Journal of Gender, Race & Justice, 2009
44 Pages Posted: 21 Feb 2009
Date Written: 2009
This paper is the last in a six-part series addressing rural discrimination across a broad spectrum of issues. Written in connection with, and presented at, the Law, Poverty, and Economic Inequality Conference, this final article offers a limited initial foray into examining ruralism on a global stage, set in the specific context of rural poverty.
Developing solutions to rural poverty is particularly challenging for two primary reasons: the lack of homogeneity across rural areas and discrimination against rural areas. In developing policies and programs to combat rural poverty, the temptation is to strive for an overarching plan-one plan applied consistently across all rural areas. However, rural poverty lacks those unifying characteristics that would permit the application of a single program on a worldwide basis, or in the case of the United States, even on a nationwide basis. The lack of homogeneity across rural areas guarantees that a one-size-fits-all approach to rural poverty will necessarily fail. Accordingly, lawmakers and policymakers must look more specifically at the geographical areas to be served by rural poverty policies and programs to ensure that such policies and programs are not based on inaccurate or inadequate foundations and assumptions. To lawmakers and policymakers, who tend to seek generalities and commonality in developing laws, policies, and programs, a geography-specific approach to rural poverty sounds both counterintuitive and unfair. Geography-specific approaches, by definition, do not have general applicability but instead turn on location. Although lawmakers regularly tuck geography-specific provisions into bills, the notion of granting benefits to some places and not to others is often condemned as unfair favoritism.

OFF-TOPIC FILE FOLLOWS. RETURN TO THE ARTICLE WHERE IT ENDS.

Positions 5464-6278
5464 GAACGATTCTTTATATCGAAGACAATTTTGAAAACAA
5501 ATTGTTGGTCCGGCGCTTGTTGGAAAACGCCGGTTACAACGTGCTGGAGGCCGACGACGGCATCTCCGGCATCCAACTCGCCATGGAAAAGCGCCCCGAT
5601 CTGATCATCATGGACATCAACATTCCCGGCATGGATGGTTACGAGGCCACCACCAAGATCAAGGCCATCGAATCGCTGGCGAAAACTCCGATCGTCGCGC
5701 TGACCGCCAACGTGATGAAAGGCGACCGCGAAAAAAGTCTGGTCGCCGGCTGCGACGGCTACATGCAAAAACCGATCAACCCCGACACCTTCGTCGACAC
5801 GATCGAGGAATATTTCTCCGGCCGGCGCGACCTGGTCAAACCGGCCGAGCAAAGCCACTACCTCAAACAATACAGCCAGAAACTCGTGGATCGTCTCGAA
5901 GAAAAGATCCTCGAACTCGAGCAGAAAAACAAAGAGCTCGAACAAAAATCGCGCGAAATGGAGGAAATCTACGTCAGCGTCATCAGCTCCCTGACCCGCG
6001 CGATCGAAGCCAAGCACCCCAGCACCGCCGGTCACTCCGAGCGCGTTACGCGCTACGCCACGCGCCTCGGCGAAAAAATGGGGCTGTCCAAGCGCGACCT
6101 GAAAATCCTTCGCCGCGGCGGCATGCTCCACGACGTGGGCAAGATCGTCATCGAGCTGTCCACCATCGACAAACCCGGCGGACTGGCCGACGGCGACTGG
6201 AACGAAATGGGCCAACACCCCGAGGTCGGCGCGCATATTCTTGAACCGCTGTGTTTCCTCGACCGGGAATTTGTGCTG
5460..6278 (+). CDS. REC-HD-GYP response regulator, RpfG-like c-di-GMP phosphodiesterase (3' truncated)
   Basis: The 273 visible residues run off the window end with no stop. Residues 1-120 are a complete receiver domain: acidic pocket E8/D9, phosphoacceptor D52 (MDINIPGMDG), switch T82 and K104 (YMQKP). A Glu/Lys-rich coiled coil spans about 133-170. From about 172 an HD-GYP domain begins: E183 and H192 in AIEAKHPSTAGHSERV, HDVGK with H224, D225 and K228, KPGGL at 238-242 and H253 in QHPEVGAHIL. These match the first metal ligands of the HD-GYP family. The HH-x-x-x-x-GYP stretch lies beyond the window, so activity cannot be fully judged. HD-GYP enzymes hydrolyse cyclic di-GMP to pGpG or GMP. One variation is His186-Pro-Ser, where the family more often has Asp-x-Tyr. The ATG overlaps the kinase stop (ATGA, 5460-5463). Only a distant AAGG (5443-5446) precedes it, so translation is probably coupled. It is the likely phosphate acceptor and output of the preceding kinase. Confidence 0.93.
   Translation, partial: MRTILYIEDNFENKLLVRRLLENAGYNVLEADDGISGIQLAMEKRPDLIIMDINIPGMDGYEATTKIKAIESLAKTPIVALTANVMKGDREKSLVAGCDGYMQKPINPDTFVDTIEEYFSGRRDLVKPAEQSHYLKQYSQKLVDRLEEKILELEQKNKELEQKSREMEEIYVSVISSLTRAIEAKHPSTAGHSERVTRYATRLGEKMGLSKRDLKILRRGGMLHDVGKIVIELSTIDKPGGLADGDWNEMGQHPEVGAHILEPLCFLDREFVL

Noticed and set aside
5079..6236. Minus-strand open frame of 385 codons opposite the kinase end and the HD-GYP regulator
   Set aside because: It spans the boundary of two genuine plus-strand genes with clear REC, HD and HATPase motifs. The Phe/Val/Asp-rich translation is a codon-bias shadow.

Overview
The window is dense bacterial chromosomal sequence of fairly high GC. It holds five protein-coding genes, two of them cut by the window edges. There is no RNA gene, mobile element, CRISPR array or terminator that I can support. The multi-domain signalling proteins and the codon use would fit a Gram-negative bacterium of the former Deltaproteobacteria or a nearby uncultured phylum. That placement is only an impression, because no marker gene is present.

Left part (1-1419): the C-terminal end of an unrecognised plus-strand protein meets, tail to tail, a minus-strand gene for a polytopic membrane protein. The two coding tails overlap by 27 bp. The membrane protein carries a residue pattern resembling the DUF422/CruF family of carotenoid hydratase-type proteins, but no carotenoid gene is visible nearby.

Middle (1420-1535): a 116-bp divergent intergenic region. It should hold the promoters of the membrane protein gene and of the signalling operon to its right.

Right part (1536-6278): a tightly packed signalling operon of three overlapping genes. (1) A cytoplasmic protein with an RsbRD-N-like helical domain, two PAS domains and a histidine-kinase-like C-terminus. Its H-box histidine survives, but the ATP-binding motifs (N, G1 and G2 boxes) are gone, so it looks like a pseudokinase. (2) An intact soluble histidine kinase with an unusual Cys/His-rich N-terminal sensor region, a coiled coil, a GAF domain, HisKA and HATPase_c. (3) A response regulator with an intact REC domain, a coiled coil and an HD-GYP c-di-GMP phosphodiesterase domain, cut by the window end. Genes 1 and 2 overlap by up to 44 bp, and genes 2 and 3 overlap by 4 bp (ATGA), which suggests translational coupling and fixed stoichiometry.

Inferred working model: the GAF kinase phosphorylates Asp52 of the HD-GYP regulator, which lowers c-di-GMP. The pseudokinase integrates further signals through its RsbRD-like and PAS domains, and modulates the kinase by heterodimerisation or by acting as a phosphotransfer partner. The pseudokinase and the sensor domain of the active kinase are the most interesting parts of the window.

In addition, in at least some instances, rural discrimination comes into play, whether intentional or inadvertent. The lack of unfettered resources means that government funding is always a matter of setting priorities, and rural poverty, even severe rural poverty, is not always seen as a priority. To be sure, governments have the power to abandon any attempts at ameliorating rural poverty. But to the extent that governments or other entities undertake to address rural poverty, their attempts will continue to fail until the realities of lack of rural homogeneity and rural discrimination are acknowledged and taken into account in creating programs and policies.
Keywords: discrimination, global, rural, ruralism, poverty
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